Analytic tools for psychophysiological signals often make implicit assumptions that are unspecified. In developing a mathematical framework for analysis of skin conductance responses [SCRs], we formalise our assumptions by positing that SCRs can be regarded as the output of a linear time-invariant filter. Here, we provide an empirical test of these assumptions. Our findings indicate that a large component of the variance in SCRs can be explained by one response function per individual. We note that baseline variance (i.e. variance in the absence of evoked responses) is higher than variance that could not be explained by a linear time-invariant model of evoked responses. Furthermore, there was no evidence for nonlinear interactions among evoked responses that depended on their temporal overlap. We develop a canonical response function and show that it can be used for signals from different recording sites. We discuss the implications of these observations for model-based analysis of SCRs. © 2010 Elsevier B.V. All rights reserved.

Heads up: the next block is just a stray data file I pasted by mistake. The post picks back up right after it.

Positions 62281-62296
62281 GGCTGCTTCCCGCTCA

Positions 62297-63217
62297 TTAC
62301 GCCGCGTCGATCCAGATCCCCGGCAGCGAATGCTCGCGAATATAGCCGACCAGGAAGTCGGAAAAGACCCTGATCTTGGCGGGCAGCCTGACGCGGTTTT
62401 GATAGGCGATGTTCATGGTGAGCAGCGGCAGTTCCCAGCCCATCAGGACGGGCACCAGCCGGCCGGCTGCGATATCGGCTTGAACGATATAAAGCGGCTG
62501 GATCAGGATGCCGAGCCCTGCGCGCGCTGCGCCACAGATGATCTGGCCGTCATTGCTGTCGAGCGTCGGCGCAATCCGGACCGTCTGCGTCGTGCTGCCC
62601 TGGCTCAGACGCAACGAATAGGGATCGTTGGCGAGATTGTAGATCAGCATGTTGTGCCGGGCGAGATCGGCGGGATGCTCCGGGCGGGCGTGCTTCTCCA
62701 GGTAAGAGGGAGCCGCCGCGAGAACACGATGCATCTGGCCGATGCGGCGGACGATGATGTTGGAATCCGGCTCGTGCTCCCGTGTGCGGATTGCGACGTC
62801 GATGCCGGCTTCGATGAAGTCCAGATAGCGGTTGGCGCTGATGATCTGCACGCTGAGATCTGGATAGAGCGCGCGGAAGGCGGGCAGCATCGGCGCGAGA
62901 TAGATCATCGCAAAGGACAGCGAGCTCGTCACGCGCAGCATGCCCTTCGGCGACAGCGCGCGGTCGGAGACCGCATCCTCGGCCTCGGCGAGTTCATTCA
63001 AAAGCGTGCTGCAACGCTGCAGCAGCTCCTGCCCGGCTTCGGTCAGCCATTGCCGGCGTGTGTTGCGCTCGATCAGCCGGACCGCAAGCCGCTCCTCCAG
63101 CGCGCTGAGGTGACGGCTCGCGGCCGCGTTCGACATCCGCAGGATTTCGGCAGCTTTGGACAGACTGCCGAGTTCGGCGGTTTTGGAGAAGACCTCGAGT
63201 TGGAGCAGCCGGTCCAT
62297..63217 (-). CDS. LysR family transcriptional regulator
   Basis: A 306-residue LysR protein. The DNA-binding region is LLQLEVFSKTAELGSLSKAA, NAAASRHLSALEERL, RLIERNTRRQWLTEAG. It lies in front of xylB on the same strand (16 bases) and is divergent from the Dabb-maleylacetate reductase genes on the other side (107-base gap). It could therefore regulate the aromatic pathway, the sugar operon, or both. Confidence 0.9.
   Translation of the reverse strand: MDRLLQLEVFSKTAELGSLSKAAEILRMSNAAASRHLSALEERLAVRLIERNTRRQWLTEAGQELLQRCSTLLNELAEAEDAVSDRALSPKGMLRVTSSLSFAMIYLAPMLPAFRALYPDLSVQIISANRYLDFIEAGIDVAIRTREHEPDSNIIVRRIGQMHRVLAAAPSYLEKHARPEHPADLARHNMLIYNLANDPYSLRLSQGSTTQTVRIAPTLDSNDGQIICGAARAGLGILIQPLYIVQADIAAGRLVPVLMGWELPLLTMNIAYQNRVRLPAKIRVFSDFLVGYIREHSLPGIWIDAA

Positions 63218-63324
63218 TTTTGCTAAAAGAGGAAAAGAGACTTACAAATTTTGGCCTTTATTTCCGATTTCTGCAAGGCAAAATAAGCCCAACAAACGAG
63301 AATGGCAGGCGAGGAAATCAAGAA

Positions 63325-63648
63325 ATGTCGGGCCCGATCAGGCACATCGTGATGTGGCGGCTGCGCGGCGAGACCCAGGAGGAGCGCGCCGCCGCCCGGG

Bach, D. R., Flandin, G., Friston, K. J., & Dolan, R. J. (2010). Modelling event-related skin conductance responses. International Journal of Psychophysiology, 75(3), 349–356. https://doi.org/10.1016/j.ijpsycho.2010.01.005